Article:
Celebrity chef Nigella Lawson mocked Tory MP Conor Burns after he said the Prime Minister had been “ambushed with a cake”, suggesting he had inspired the name of her new cookbook.
The Northern Ireland minister was speaking to Channel 4 News, defending Mr Johnson’s presence at a surprise birthday bash in the Cabinet room on June 19 2020 when social events indoors were banned, where it is alleged attendees shared cake and sang “happy birthday” to Boris Johnson.
Lawson, whose cookbooks include titles such as Nigellissima and Cook, Eat, Repeat, subsequently took to Twitter to propose that Ambushed By Cake be the name of her next culinary guide.
“Ambushed by Cake: it just has to be the title of my next book!”, she posted.
Mr Burns responded, tweeting: “It’s yours if you want it! Could I include my Granny’s Christmas cake recipe?”
However, Lawson did not appear impressed by Mr Burns’ light-hearted approach to the matter of Downing Street parties.
“This is just too meta. Plus, you think it’s a joke? Says it all”, read her reply.
Following Mr Burns’ defence of the No 10 gathering, the discussion surrounding the cake trended on Twitter, with quips and criticism garnering thousands of likes and retweets.
BBC presenter Nick Robinson questioned whether or not the cake could be interviewed as part of ongoing investigations, posting: “The cake at the centre of the latest partygate allegations has denied ambushing the PM.”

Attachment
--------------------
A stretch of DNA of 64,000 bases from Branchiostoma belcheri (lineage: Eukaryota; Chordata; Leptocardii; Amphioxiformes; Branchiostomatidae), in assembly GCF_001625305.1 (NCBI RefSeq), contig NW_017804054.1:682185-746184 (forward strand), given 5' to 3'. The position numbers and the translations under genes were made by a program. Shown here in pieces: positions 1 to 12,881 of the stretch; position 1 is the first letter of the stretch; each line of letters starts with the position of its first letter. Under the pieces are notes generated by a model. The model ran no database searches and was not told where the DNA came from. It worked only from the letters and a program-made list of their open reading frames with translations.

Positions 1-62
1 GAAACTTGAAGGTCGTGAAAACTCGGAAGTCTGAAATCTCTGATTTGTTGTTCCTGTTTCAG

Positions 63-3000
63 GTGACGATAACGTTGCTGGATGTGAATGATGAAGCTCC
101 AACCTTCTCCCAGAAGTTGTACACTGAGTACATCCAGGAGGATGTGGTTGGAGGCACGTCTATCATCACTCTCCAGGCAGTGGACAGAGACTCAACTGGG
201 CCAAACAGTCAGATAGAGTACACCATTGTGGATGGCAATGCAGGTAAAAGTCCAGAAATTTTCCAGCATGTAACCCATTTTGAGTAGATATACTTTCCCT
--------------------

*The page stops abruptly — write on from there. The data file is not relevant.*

TV critic Toby Earle meanwhile likened the defence to a Little Britain sketch, in which the fictional Conservative MP Sir Norman Fry reads outlandish apologies for his actions while surrounded by his family.
“… it was at that moment I was ambushed with a birthday cake and was unable to escape and forced to celebrate against my will…” read Mr Earle’s caption.
Twitter user @iucounu joked: “For his bravery in the face of the cake ambush the Prime Minister has been awarded the Victoria Sponge.”
While author and historian Greg Jenner shared an assortment of cake puns.
“As any historian can tell you, the Battle of Cannae was a decisive victory in which the Romans were destroyed in a pincer movement between creme brulee and a Victoria sponge,” he tweeted.